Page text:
FORM, FUNCTION AND STYLE IN CONVERGE IN CONTEMPORARY KITCHENS
Cyndi Erickson, owner of Kitchens by Cyndi, recently ordered a bunch of new samples to showcase in her South Sioux City shop to meet a rising demand for sleek designs, clean lines and simple styling.
“During the last six months, quite a few people want a modern, contemporary look,” Erickson said.
From a design standpoint, consumers will be cleaning up their kitchens this year, according to a trend survey released by the National Kitchen & Bath Association (NKBA).
“While transitional styles are still No. 1, we see kitchen design trending more contemporary this year, with clean, simple lines; less clutter and little ornamentation,” said John Petrie, certified master kitchen and bath designer of Mother Hubbard's Custom Cabinetry in Mechanicsburg, Pa., and 2014 NKBA President.
The survey found that contemporary will be the fastest growing kitchen style in 2014, with 62 percent of respondents saying it’s on the upswing after ending 2013 in second place.
Transitional maintained a very small lead as the No. 1 look for kitchens.
Shaker style is a solid third due in part to its versatility, lending itself to traditional or contemporary.
All three have varying degrees of modern touches incorporated into the overall design. Shared characteristics include clean lines, clutter-free decorating, a neutral color palette and focus on functionality.
Jamie Lindemann, a designer with Creative Cabinetry in South Sioux City, said she’s seen a growing interest in mixing different finishes and installing two-tone cabinets.
For instance, the cabinets might boast a medium-stained wood while the island painted, or the lower cabinets might feature a shade of gray while the upper cabinets are painted white to fade into the wall, creating an open feel with a tone-on-tone color scheme.
“It’s really popular to mix some colors,” Lindemann said. “We do a lot of painted finishes, a lot of white tones. You have the contrast that makes it interesting.”
The 420 kitchen professional and bath professionals who participated in the NKBA trend survey reported the products, colors and features they used most often in 2013, then predicted which ones will flourish or fade this year.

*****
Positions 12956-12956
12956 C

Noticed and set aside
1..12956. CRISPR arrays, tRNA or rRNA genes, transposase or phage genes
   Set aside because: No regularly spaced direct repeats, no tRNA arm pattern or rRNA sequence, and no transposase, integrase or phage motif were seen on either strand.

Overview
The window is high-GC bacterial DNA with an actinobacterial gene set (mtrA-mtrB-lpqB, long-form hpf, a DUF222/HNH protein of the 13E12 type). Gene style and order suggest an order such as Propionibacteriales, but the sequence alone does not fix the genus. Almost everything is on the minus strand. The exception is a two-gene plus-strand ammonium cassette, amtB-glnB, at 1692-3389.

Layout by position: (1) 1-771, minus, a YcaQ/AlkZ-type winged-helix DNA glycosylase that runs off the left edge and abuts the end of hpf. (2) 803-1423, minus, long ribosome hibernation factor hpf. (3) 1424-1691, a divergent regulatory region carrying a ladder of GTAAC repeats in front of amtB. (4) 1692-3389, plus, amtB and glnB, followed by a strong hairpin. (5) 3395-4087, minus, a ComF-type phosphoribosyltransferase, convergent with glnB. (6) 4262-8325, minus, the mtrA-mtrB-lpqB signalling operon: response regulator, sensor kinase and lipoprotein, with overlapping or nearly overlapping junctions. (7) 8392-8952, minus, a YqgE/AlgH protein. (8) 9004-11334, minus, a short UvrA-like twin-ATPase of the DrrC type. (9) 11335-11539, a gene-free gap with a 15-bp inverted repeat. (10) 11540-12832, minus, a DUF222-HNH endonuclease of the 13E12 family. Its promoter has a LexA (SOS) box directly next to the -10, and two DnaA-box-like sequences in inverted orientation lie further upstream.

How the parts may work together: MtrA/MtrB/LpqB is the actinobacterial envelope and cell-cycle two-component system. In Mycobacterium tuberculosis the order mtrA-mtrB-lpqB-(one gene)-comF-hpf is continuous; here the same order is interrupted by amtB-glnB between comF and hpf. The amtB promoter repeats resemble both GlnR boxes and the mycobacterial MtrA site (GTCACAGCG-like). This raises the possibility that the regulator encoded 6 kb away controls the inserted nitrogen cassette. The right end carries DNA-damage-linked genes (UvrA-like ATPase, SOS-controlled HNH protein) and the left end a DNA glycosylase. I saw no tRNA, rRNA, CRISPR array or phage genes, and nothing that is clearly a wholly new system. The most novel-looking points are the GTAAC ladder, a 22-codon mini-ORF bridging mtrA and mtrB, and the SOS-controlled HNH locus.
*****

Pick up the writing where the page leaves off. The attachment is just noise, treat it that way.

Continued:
Falling out of favor: highly ornamented Tuscan or French provincial kitchens; distressed finishes and country-rustic styles.
When it comes to contemporary kitchens – while it is catching on – Siouxlanders still err on the side of caution, Erickson said. Some shy away from the glass-front cabinets and high-gloss, acyclic finishes.
“Everybody’s interpretation of it is different,” Erickson said. “The challenge is finding out how modern they’re willing to go.”
Some contemporary kitchens omit overhead storage in favor of a minimalist approach, which presents a challenge. The lack of upper cabinets calls for a walk-in pantry or another storage solution so as to not sacrifice function for style.
“As a designer, you come to gear your thinking a little differently,” Erickson said.
Slab cabinet doors are the style of choice for a sleek, streamlined kitchen. Many appear in solid colors, especially white or black. Gray is another prominent color being used on cabinetry and walls.
Using chic shades of gray in the kitchen jumped from 9 percent in 2010 to 55 percent in 2013, according to findings from NKBA.
Erickson pointed to different textures being brought into kitchen cabinetry with quarter-sawn wood, which features a ribbon-like pattern. The grain’s unmistakable striping can be displayed horizontally or vertically, depending on what a space needs – for the eye to be drawn up or out.
Fully-integrated appliances complete the seamless look in which refrigerators, microwaves and dishwashers are concealed by cabinetry.
The overall goal is optimize function and flow while maintaining a simple, uncluttered space, Erickson said.
Oftentimes, classic meets contemporary for a modern yet timeless look.
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